By Daman Dharmachari
Sit in the Cafe.
Hear the Jazz (Probably John Coltrane).
Drink the black coffee.
Eat the haloumi panini.
Think the thoughts.
Mind one, “Shit, what is happening to me?”
Mind two, “What! What does that mean?”
Mind one, “Well, I’m not functioning”
Mind two, “Drink the black coffee,
Listen to the jazz,
Eat the Panini,
Write the words.
This is functioning”
Mind one, “It’s not riding a bike,
It’s not jive dancing,
It’s not abseiling,
It’s not making love with the beloved”
Mind two, “You are too old for these things.
Be content with an active mind.
Think the thoughts”
Daman Dharmachari, another Buddhist, is one who posts there. He tells me he has been using it as a sort of 'winter therapy'.
He works at the Bristol Buddhist Centre in England, as part of the Triratna Buddhist Community. He doesn't regard himself as a writer and there is nowhere on the web where I may refer you to anything else he has written. I gather that this is because there are no writings. But this piece delighted me when I came across it at the facebook group.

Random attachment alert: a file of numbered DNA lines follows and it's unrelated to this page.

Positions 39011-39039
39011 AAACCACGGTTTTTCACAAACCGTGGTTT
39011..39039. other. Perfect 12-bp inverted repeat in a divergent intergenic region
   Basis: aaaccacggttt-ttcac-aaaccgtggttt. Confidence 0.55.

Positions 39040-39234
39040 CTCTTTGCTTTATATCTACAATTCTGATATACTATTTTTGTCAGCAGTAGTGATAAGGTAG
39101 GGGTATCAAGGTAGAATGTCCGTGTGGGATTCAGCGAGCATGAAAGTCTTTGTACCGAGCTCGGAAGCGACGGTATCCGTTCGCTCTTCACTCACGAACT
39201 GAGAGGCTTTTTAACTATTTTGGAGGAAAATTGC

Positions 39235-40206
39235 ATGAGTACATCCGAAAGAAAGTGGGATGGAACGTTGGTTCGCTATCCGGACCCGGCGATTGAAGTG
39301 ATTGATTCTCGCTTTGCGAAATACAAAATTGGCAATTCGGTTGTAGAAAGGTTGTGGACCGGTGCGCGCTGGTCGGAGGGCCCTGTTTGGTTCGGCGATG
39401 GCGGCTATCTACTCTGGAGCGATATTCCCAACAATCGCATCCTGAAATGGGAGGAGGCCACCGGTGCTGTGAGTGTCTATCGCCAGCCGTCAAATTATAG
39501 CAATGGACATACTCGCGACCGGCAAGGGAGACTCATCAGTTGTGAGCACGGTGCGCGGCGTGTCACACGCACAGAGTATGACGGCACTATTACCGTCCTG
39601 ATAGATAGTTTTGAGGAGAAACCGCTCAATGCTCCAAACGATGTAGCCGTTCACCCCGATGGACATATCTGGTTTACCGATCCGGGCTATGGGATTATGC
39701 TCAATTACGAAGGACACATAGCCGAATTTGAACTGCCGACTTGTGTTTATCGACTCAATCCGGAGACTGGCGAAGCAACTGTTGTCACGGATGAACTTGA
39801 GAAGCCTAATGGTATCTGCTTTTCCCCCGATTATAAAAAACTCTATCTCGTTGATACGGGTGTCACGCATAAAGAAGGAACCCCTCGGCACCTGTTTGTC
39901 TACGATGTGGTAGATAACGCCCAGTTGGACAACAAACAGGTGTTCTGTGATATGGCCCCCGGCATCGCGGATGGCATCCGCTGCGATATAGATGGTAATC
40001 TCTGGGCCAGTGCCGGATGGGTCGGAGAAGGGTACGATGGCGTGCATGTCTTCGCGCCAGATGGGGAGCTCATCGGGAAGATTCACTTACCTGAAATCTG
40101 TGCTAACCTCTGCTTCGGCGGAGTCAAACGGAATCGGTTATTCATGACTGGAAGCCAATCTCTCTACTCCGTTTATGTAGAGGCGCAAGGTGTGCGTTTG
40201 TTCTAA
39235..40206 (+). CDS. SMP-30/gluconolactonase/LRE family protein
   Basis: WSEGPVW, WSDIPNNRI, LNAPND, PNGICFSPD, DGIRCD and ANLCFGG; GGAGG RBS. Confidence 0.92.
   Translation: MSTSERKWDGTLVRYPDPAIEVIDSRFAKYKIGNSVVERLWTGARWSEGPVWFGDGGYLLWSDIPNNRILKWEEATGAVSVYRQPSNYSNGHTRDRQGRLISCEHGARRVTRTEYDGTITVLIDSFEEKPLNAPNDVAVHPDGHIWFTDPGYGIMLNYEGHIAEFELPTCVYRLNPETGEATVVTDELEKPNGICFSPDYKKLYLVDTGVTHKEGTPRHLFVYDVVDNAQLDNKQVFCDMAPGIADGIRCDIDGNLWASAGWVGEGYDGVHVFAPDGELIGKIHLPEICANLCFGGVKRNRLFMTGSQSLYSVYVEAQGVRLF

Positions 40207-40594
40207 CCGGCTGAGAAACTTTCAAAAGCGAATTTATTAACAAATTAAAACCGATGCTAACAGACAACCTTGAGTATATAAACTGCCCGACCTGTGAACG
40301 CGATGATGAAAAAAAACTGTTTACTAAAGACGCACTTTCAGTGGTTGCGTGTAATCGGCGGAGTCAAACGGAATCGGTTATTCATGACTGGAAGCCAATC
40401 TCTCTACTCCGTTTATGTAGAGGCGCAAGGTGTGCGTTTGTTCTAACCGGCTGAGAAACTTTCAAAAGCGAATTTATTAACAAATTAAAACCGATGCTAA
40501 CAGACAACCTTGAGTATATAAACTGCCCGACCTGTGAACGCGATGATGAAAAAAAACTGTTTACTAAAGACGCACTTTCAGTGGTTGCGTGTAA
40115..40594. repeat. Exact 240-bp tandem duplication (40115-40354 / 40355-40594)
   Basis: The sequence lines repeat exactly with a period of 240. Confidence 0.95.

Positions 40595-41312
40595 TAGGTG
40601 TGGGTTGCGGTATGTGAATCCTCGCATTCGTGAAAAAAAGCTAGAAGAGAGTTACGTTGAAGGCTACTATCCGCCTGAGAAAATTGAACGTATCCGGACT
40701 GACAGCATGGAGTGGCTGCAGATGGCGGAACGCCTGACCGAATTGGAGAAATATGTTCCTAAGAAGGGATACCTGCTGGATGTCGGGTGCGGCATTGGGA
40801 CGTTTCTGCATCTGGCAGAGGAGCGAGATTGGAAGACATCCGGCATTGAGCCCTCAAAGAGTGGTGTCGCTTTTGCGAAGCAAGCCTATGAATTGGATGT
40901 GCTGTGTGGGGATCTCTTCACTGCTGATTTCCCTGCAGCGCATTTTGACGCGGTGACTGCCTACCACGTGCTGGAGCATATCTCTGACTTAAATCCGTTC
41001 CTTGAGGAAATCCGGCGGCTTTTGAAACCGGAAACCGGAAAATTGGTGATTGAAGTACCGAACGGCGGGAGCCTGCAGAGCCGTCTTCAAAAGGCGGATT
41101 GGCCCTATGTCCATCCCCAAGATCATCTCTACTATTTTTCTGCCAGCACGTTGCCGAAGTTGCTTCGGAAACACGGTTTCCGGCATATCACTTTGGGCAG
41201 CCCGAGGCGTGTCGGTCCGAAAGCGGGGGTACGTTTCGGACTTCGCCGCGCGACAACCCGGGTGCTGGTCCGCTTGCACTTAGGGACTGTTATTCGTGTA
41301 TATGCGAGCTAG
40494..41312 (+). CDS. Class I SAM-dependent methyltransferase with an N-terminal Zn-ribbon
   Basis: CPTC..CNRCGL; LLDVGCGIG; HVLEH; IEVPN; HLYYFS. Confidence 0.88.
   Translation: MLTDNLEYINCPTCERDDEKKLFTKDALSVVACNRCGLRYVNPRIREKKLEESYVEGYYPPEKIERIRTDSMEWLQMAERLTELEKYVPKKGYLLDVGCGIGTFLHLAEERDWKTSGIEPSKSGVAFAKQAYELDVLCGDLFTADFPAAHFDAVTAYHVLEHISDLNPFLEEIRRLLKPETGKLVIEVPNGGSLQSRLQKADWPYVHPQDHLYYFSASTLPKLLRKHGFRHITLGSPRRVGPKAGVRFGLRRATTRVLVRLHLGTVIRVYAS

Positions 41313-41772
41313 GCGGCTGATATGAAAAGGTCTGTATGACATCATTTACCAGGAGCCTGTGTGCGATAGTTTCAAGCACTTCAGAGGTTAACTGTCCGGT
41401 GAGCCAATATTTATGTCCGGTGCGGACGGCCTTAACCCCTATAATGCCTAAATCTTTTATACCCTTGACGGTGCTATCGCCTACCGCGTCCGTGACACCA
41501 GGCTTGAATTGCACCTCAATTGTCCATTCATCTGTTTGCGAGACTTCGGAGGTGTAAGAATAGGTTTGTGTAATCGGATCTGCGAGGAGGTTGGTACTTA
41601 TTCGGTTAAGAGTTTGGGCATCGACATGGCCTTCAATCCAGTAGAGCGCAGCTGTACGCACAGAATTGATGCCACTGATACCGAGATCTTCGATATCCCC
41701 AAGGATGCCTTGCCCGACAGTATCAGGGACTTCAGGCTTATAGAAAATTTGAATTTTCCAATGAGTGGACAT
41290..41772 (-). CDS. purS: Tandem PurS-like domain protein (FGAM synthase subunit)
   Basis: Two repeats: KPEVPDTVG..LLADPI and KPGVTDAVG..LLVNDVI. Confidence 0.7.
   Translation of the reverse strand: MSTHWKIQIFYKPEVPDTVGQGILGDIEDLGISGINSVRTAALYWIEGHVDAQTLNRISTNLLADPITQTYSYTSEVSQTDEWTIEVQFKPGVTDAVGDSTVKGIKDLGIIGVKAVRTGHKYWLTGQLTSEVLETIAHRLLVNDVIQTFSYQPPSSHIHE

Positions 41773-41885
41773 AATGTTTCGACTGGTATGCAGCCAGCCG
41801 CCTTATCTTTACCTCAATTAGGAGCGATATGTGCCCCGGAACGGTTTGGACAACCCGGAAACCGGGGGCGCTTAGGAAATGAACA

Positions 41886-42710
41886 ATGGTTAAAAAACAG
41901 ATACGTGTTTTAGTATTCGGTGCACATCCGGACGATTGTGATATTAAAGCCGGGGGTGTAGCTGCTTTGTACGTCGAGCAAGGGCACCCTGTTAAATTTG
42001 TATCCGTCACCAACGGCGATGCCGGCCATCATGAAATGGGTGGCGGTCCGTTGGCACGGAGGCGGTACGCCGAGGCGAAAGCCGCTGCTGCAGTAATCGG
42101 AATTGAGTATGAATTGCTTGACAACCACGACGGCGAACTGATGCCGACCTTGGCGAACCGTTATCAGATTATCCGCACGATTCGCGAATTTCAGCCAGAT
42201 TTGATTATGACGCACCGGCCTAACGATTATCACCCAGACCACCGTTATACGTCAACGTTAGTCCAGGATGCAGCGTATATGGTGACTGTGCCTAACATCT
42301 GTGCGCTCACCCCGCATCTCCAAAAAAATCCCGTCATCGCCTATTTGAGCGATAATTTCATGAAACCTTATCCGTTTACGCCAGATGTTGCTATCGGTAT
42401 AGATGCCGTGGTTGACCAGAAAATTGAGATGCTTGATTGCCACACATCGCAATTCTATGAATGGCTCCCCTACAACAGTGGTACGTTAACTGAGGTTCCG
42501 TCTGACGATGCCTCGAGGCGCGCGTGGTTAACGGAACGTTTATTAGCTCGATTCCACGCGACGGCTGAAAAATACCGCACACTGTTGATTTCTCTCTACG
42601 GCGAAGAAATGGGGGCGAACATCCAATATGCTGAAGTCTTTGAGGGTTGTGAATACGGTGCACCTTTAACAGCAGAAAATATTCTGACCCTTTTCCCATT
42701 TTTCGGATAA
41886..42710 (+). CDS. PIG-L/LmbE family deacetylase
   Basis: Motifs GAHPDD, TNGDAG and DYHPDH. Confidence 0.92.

I am not Buddhist, but from what little I know I think this poem expresses a very Buddhist attitude. 'Small stones' are supposed to focus on the world outside oneself, but in this case he is perceiving his own mind as another thing in the world, which one may observe. Even 'Mind two' is not the self.
Be that as it may, I enjoy the conversation between Mind one and Mind two, and particularly the last verse. I love the whole tone, and I like it that the two minds have distinct voices. I think it is a very funny piece. Also, of course, it's deeply serious.
In fact Mind two's injunctions provide a perfect illustration of what small stones are all about — being here now, in the moment, and paying proper attention.
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